In the northwest (Rakhine State) the fighting between tribal rebels and the army has intensified since June and because of that nearly 250,000 villagers have fled their homes. Many travelled all the way to the state capital, which is seen as the safest spot in the state. In the last two months over 5,000 new refugees a week were seeking shelter and food. The army also revived the Internet restrictions, which had been lifted in August. Now most cellphone users in Rakhine State get only slow (2G) Internet speeds. This makes it difficult to access pro-rebel web sites, or most others as well.
Most of the rebels involved in belong to the AA (Arakan Army). Many AA attacks are ambushes or raids on road traffic, outposts or border posts. Control of the roads is essential for the army, which depends on regular deliveries of all sorts of supplies. The army also has some air support, mostly surveillance but also occasional airstrikes. The rebels know the mountains and forests, which the army enters and moves through more slowly. The war up here is about driving away locals who can provide support for the rebels. Most of these civilians have nothing to do with the rebels and see themselves as innocent victims of random military violence. There is some truth to that because troops often loot abandoned villages or rape female refugees they catch up with.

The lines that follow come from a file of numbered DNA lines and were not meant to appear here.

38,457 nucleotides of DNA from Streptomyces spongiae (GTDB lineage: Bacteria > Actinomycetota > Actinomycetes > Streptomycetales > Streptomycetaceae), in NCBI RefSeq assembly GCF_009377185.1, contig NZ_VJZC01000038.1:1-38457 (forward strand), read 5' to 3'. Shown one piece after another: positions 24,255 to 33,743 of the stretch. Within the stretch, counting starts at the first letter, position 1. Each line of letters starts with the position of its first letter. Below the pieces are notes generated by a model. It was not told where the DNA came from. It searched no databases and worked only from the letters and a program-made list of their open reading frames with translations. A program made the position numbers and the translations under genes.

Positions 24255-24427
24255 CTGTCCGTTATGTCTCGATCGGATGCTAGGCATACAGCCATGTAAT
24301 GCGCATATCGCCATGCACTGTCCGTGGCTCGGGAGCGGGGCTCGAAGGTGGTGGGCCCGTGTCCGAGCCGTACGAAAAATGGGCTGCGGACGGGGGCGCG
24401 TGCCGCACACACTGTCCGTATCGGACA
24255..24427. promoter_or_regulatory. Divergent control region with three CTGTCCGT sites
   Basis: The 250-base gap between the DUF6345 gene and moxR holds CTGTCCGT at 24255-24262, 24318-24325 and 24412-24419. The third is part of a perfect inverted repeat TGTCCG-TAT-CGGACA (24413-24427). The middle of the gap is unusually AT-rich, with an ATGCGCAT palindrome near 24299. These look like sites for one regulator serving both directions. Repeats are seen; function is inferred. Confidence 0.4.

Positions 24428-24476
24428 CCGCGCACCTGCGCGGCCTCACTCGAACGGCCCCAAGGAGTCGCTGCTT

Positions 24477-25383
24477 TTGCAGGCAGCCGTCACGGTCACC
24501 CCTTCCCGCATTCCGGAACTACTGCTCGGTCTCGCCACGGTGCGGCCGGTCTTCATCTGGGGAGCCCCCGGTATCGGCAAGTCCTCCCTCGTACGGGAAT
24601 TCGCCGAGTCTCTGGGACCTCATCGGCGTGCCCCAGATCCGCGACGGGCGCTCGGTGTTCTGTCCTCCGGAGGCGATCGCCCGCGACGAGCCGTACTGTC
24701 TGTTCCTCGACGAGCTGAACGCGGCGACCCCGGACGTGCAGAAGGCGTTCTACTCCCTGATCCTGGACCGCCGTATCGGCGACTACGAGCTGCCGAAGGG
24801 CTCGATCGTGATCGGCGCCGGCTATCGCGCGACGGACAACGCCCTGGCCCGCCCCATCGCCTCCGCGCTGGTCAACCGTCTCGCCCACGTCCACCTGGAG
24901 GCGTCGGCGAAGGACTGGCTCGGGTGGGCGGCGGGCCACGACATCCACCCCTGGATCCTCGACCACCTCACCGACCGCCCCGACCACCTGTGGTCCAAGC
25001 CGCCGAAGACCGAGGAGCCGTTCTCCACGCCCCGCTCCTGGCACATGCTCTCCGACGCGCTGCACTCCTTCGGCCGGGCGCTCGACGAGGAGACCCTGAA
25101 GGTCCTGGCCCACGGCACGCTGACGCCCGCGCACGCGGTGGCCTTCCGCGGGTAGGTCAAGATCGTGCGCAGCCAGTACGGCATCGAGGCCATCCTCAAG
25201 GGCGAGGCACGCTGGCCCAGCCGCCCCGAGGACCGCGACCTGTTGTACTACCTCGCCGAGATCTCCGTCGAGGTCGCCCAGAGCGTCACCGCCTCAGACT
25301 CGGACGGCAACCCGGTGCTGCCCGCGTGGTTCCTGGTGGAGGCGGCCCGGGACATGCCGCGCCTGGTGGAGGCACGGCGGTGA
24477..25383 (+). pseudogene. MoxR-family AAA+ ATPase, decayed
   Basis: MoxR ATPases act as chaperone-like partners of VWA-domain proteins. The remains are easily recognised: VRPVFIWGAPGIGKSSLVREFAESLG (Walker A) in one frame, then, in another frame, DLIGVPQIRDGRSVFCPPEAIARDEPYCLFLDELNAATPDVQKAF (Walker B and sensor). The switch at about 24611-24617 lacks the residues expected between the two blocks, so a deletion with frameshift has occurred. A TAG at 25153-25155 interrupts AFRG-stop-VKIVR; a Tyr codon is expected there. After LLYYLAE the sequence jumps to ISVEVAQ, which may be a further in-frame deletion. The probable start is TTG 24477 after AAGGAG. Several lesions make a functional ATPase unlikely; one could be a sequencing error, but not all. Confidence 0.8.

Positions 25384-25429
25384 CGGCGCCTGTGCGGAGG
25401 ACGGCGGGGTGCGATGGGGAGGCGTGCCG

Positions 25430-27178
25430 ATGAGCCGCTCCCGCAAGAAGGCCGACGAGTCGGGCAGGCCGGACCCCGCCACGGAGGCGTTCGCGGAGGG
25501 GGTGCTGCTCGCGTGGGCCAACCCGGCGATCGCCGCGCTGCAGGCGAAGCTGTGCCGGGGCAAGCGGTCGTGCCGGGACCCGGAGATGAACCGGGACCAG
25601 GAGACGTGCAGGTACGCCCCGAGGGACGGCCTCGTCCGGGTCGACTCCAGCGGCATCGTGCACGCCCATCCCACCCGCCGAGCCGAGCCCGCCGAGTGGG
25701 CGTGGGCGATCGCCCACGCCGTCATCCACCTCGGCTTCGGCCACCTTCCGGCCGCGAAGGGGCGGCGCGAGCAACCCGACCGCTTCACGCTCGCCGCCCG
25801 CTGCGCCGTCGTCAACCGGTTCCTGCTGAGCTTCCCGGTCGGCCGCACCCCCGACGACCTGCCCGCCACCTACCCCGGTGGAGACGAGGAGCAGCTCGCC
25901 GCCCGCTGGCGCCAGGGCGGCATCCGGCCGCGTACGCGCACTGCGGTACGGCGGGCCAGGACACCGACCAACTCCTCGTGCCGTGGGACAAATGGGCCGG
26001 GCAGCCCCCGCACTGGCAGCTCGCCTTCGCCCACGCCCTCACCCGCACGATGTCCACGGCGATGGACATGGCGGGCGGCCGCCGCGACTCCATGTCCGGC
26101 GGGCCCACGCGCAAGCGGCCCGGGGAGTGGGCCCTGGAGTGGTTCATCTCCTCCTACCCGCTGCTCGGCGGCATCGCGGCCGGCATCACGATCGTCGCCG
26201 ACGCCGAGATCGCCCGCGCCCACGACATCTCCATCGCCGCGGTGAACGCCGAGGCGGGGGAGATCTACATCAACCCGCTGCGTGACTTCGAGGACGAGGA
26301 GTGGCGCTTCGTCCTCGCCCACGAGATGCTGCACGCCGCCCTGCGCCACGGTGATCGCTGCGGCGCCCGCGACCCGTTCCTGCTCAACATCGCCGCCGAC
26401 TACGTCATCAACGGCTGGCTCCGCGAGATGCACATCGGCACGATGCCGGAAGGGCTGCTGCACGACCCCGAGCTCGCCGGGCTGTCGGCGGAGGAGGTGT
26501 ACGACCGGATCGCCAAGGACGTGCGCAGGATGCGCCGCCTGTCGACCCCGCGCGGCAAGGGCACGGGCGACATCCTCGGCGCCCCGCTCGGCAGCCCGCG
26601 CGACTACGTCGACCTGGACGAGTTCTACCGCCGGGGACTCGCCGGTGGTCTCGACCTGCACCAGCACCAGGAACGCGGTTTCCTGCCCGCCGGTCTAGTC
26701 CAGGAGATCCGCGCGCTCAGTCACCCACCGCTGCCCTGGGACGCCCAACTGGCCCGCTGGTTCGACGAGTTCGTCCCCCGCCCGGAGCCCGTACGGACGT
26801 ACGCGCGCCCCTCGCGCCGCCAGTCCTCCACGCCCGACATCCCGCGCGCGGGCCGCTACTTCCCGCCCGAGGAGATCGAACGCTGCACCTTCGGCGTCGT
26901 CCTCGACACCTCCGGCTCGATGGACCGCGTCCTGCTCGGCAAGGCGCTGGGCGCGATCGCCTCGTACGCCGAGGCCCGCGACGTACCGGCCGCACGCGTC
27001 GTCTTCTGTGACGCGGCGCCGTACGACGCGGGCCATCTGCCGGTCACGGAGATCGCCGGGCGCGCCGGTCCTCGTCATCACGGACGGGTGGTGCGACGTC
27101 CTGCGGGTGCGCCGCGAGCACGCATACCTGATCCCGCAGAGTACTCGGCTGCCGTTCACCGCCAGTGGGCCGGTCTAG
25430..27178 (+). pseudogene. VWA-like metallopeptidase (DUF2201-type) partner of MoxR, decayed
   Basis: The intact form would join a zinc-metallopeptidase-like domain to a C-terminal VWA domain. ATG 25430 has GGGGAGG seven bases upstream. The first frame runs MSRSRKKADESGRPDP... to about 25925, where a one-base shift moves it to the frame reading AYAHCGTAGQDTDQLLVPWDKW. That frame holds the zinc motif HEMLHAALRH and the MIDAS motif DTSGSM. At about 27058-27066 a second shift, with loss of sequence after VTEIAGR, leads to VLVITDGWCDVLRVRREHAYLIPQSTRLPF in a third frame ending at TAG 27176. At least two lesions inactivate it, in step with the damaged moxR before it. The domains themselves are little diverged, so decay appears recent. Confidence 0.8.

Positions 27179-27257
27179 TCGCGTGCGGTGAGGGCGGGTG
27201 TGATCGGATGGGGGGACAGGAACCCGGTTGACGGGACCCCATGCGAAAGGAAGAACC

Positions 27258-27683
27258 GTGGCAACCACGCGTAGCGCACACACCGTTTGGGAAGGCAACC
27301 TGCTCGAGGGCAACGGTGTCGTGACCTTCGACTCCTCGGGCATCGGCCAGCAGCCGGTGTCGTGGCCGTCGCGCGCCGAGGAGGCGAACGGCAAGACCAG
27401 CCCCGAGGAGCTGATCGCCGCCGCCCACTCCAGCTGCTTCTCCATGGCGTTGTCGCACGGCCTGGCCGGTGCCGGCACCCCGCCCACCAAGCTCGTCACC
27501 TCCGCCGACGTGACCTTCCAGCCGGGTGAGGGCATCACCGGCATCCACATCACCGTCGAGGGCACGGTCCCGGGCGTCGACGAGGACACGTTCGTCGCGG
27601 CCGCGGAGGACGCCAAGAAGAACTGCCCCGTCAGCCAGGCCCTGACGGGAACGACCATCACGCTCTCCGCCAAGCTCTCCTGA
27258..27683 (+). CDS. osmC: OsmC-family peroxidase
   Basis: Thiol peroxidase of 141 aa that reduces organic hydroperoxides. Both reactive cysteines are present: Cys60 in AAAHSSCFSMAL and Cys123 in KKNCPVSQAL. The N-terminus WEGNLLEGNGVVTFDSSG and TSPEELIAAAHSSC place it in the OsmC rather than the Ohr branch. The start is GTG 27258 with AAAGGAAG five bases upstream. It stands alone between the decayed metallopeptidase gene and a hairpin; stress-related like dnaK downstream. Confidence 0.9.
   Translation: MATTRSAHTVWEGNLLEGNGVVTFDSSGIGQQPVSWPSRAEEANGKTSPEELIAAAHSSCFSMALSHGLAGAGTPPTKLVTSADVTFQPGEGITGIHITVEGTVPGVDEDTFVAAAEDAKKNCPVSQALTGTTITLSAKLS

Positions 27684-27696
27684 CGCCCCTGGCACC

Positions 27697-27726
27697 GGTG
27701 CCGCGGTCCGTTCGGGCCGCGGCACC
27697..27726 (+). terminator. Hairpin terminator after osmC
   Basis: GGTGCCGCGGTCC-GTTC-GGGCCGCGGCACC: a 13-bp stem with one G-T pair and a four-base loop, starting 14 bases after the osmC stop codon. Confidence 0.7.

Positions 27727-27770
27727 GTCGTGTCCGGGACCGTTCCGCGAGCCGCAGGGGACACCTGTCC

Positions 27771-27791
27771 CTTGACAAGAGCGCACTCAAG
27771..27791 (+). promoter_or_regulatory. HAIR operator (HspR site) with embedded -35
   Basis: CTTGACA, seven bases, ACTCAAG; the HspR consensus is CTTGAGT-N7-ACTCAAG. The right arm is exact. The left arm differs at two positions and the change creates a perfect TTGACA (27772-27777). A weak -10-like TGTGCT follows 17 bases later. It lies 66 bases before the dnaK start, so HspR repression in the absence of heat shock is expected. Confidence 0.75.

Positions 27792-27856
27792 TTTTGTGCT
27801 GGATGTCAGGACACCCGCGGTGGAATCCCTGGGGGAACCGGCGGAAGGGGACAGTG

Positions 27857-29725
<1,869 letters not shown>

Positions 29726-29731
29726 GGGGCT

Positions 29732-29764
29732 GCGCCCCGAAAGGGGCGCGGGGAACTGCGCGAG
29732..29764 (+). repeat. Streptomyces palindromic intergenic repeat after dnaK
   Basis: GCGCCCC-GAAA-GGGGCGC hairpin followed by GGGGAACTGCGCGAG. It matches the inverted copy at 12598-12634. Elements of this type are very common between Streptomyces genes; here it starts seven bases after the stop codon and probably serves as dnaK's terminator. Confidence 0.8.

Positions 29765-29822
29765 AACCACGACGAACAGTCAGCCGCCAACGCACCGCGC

The rebels have another advantage in their attacks are more precise and involve much less firepower. The soldiers spend most of their time wandering around in the forests seeking rebels who move faster in the bush and usually detect the troops before the soldiers can spot any rebels. Hiring, or forcing, local hunters to guide the troops rarely works because the local guides hate the troops and know that the rebels won’t forget if such guides and trackers cost them casualties.